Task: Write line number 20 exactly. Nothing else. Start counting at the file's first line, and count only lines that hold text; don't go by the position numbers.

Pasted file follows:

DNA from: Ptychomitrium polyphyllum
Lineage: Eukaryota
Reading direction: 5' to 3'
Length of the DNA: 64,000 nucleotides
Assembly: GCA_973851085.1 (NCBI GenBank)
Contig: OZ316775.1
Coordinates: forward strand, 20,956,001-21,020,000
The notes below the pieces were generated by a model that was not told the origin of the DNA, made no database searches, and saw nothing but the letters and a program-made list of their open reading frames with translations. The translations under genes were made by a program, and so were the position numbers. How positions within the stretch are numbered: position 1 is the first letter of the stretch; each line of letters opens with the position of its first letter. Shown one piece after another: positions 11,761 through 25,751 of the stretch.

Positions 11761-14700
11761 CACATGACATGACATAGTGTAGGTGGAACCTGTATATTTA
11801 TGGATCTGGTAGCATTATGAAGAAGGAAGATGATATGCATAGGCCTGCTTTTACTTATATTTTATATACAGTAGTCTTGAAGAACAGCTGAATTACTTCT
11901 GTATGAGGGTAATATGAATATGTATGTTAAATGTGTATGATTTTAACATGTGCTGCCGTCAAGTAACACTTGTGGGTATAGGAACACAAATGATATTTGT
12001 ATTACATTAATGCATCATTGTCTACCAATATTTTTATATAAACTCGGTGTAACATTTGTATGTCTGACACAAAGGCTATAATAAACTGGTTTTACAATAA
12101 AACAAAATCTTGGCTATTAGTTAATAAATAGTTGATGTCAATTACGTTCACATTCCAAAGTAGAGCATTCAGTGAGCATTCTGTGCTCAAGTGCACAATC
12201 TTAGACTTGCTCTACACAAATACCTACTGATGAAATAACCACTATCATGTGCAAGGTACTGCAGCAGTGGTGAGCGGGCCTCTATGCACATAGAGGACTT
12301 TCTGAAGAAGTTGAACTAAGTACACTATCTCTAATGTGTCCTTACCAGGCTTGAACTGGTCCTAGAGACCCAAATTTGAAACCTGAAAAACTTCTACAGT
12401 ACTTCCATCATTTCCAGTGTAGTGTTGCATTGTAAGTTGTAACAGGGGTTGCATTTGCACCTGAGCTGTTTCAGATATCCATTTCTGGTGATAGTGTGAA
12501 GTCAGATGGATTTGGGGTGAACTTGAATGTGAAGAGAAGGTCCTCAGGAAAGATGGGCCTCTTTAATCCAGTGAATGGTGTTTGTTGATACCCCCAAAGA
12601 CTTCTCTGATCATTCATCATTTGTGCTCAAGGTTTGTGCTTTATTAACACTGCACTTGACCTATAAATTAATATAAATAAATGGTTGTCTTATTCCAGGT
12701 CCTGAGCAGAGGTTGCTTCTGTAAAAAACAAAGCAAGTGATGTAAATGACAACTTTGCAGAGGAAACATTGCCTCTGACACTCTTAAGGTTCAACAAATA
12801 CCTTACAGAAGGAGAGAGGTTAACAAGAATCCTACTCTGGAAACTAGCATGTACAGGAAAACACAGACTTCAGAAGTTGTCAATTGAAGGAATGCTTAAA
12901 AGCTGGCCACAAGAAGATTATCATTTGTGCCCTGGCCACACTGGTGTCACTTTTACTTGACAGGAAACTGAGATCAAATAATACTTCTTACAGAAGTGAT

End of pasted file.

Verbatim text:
12701 CCTGAGCAGAGGTTGCTTCTGTAAAAAACAAAGCAAGTGATGTAAATGACAACTTTGCAGAGGAAACATTGCCTCTGACACTCTTAAGGTTCAACAAATA